Philosophical Perspectives on the Israeli-Palestinian Conflict

Philosophical Perspectives on the Israeli-Palestinian Conflict

Philosophical Perspectives on the Israeli-Palestinian Conflict

Philosophical Perspectives on the Israeli-Palestinian Conflict

Synopsis

This volume addresses a number of philosophical problems that arise in consideration of the century-old conflict between Israeli Jews and Palestinian Arabs. Consisting of essays by fifteen contributors (including both Israeli and Palestinian philosophers) and a detailed introduction by the editor, it deals with rights to land, sovereignty, self-determination, the existence and legitimacy of states, cultural prejudice, national identity, intercommunal violence, and the relevance of religious claims to normative disputes. The discussion of these general topics is interwoven with a look at the more particular issues of anti-Semitism, Zionism, Palestinian nationalism, the Israeli occupation, the Intifada, and possible solutions to the conflict. In addition to being the first anthology in English devoted to the philosophical issues engendered by this conflict, the book also presents differing (and often opposed) perspectives and includes contributions from Israeli Jews as well as from Palestinian Arabs. Many of the contributors have had firsthand experience with this conflict, and some are actively involved in related political activities.

Excerpt

The conflict between Israeli Jews and Palestinian Arabs has endured for a century. It centers on control of territory and, as common in such disputes, is characterized by conquest, destruction, and revenge, with all the animosity and sorrow that these actions bring. Because the land in question is terra sancta to three major religions, the conflict evokes powerful passions involving identity, honor, and the propriety of cultural claims. That its disputants employ sophisticated arguments and armaments, that they are willing to combat not only each other but rival voices within their own ranks, and that decades of international diplomacy have failed to produce a satisfactory solution, render it what Martin Buber called "one of the most difficult political problems of our time, perhaps the most difficult of them all" (Mendes-Flohr 1983, 202). Marked by a series of surprising achievements, deceptions, and atrocities in which each side has underestimated the tenacity and resourcefulness of the other, it also guarantees fascinating study.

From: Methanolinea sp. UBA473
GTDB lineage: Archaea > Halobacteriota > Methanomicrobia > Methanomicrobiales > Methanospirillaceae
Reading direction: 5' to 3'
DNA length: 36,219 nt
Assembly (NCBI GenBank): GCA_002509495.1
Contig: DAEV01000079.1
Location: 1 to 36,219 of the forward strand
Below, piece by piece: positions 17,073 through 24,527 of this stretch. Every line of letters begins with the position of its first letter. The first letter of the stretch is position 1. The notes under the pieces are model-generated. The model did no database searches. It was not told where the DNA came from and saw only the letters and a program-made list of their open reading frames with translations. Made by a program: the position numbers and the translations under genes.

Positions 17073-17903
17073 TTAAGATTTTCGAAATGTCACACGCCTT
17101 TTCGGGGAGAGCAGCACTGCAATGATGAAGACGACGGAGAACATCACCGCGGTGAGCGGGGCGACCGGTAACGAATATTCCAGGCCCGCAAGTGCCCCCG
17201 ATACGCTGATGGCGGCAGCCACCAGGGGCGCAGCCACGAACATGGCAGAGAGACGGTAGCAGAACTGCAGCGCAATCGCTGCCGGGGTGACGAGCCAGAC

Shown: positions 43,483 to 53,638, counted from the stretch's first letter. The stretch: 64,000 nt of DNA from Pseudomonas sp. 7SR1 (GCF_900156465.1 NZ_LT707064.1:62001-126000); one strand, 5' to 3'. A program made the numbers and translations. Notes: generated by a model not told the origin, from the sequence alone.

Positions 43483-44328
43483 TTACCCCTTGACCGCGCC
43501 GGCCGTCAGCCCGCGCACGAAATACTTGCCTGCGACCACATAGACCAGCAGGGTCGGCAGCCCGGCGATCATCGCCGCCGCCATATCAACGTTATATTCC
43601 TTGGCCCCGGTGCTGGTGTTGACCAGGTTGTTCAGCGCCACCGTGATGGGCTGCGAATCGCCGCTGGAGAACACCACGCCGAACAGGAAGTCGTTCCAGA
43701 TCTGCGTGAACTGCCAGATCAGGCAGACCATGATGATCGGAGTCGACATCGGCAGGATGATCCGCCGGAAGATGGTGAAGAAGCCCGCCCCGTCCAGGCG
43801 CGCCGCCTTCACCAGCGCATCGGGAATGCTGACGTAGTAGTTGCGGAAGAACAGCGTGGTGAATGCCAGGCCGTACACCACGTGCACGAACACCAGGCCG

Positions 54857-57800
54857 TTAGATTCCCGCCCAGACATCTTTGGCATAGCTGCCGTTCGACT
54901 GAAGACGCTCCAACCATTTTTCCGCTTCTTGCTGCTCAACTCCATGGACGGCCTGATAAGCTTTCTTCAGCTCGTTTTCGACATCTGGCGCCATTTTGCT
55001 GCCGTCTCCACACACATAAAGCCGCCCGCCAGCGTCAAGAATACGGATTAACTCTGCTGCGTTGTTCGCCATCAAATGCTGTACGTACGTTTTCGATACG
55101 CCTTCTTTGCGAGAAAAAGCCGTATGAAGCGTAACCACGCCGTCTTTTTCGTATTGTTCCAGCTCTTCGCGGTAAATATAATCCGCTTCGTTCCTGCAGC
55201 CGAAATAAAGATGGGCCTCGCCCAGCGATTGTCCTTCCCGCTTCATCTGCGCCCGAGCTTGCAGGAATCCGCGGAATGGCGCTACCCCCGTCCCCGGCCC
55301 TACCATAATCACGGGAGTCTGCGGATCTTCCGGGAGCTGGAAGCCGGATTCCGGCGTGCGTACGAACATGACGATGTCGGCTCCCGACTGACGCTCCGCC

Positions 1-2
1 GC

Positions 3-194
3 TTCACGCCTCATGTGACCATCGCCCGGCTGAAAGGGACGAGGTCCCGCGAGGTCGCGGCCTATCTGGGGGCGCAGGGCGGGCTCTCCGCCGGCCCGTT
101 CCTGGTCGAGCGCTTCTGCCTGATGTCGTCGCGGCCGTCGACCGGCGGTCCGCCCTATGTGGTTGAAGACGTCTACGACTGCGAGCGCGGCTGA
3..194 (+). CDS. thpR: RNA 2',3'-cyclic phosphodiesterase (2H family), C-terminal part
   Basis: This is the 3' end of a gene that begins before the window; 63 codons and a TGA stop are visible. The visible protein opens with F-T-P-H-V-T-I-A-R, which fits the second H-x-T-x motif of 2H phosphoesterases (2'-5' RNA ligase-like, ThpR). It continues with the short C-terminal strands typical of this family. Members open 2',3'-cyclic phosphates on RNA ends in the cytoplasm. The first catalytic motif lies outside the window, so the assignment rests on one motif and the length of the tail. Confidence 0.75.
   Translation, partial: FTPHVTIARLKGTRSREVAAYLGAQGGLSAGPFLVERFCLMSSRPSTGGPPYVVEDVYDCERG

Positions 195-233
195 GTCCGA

The conflict is partly fueled by rival normative claims that challenge our philosophical thinking. When does a community have a right to govern or possess a certain territory? Under what conditions are peoples entitled to self-determination? Are religious claims and affiliations relevant in resolving political disputes over territory? Do political institutions, states, or resistance organizations have moral legitimacy? Is a state ever entitled to territorial expansion and conquest of foreign territory? Is violent resistance to occupation ever justified? Under what conditions and in what modes?

Those who accord no place to normative assertion outside the bounds of positive law may find philosophical debate on these questions hopelessly inconclusive. Yet every system of law emerges from an underlying level of normative thinking that differs from legal adjudication and interpretation. Such basic philosophical reflection need not be viewed as having access to a separate system of "natural law" standing in competition to existing legal codes. Its conjectures are the creatures of our thinking, informed by our accumulated experience. Through them legal provisions are appraised and statutory changes recommended. No legal system is the final word about how humans and societies ought to behave, and to restrict normative thought to enactments would immunize positive law from rational evaluation.

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